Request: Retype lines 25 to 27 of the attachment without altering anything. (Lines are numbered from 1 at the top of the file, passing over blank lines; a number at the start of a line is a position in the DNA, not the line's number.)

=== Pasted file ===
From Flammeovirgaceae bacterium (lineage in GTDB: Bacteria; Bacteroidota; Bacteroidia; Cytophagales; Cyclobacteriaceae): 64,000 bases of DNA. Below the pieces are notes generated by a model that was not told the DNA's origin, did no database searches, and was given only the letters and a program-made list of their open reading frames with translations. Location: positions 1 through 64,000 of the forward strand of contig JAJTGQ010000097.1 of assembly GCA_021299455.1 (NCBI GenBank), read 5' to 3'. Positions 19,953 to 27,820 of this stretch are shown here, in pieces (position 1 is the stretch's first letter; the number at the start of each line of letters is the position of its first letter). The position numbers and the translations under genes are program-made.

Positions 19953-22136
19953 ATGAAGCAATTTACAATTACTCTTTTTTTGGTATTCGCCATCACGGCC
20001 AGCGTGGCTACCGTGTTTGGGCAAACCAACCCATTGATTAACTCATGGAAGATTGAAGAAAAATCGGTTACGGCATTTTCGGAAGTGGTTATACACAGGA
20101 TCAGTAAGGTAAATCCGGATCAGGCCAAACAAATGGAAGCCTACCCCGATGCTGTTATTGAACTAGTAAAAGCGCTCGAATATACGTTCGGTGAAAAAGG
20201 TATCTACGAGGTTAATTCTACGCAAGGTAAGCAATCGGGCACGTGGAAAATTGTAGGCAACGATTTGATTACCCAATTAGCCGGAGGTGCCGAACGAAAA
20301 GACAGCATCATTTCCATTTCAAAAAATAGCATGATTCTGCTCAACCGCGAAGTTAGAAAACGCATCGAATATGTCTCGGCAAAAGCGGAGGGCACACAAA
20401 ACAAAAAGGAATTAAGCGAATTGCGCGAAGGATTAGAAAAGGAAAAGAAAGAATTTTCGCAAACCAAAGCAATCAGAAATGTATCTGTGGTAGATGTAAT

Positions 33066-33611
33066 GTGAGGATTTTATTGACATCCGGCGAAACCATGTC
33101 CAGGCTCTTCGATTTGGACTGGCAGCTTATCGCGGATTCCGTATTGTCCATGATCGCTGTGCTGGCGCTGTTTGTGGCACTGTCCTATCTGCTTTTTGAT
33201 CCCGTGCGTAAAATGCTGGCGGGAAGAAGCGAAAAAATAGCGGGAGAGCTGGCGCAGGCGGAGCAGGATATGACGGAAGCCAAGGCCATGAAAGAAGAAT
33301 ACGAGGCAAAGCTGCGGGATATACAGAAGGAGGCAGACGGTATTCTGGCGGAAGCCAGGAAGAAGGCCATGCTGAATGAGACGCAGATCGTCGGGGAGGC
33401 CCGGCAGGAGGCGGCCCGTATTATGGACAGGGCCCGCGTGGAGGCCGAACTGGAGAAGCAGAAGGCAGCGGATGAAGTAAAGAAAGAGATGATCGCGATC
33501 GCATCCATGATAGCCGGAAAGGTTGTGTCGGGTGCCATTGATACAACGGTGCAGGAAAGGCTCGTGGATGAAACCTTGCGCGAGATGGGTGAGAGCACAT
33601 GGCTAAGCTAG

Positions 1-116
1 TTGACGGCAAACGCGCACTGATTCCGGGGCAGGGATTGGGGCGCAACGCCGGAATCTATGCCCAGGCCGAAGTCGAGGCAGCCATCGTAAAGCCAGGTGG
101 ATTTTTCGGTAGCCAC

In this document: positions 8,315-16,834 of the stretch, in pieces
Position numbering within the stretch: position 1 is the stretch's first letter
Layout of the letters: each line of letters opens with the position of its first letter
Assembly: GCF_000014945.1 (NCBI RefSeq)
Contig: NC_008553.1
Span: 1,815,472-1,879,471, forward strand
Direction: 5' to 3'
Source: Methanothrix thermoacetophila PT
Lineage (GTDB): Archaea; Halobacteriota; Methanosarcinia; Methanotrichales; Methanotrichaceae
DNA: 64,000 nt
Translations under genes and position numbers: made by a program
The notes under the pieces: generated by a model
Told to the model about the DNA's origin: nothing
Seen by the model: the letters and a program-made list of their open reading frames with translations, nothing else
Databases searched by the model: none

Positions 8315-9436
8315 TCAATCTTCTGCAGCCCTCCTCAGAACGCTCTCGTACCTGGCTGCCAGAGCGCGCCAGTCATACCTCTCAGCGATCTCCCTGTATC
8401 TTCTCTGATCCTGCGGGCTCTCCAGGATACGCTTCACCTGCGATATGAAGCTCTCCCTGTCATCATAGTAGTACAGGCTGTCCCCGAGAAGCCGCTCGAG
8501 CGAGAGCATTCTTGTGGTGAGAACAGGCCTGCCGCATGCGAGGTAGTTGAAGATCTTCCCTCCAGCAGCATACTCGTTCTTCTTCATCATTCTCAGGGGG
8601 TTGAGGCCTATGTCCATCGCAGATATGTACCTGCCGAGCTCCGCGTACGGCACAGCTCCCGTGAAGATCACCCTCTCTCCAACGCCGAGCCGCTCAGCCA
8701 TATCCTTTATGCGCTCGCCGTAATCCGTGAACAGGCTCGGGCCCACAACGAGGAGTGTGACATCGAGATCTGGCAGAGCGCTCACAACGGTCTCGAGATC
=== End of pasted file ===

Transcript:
Span: 1,815,472-1,879,471, forward strand
Direction: 5' to 3'
Source: Methanothrix thermoacetophila PT